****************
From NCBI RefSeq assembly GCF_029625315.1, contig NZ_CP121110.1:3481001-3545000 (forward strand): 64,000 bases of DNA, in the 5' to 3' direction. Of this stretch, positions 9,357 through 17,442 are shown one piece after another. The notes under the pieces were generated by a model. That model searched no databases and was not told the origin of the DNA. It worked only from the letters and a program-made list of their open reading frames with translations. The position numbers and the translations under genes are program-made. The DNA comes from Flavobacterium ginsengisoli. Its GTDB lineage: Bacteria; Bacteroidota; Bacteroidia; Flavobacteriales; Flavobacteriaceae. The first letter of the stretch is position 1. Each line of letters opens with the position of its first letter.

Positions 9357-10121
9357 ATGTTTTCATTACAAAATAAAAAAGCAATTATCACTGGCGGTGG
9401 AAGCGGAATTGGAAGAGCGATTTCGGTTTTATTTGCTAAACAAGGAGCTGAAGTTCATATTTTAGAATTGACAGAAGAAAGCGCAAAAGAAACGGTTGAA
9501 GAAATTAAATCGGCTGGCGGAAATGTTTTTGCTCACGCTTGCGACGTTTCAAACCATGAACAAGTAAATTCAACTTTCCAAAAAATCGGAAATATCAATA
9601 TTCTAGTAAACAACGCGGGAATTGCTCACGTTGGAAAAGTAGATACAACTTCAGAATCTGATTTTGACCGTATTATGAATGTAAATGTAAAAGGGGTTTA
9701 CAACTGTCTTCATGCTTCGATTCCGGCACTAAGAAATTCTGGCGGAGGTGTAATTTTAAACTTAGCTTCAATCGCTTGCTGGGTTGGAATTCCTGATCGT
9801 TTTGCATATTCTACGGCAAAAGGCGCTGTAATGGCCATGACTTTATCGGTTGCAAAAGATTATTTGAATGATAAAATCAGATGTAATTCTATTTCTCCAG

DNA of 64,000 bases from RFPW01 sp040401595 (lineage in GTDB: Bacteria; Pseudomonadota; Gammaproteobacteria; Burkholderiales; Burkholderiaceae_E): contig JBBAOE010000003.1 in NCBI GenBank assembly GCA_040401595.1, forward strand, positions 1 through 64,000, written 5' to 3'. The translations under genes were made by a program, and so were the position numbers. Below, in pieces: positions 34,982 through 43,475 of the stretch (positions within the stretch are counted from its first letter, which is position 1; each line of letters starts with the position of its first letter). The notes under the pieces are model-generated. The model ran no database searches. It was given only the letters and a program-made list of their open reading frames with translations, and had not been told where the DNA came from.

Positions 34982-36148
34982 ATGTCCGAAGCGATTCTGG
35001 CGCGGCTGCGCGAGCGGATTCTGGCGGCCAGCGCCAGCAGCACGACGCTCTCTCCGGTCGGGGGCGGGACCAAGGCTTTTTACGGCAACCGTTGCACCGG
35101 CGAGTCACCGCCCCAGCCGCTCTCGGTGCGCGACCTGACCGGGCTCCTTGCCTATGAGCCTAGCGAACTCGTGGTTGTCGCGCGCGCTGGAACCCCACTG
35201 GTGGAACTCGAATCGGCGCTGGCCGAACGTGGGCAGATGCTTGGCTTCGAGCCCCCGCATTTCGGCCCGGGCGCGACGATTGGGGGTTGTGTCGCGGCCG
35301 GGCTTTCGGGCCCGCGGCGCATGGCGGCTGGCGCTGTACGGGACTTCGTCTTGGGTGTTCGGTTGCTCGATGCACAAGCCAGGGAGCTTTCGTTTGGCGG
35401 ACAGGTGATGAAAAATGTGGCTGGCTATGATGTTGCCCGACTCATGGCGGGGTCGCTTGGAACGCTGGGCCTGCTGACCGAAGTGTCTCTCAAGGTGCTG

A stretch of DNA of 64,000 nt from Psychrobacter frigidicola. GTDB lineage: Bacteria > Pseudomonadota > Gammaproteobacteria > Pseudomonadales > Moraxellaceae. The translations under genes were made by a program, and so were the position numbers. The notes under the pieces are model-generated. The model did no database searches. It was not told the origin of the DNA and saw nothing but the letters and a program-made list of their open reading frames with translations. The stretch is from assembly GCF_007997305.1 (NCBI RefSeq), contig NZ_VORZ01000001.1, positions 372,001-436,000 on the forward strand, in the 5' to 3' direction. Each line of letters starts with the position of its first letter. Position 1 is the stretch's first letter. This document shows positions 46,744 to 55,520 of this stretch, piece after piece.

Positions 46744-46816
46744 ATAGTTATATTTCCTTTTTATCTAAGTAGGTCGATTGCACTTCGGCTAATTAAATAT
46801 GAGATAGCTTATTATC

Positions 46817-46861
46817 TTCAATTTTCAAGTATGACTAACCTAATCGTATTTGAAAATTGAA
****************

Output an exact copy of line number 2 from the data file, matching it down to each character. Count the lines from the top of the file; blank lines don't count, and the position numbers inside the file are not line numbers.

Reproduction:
Positions 9357-10121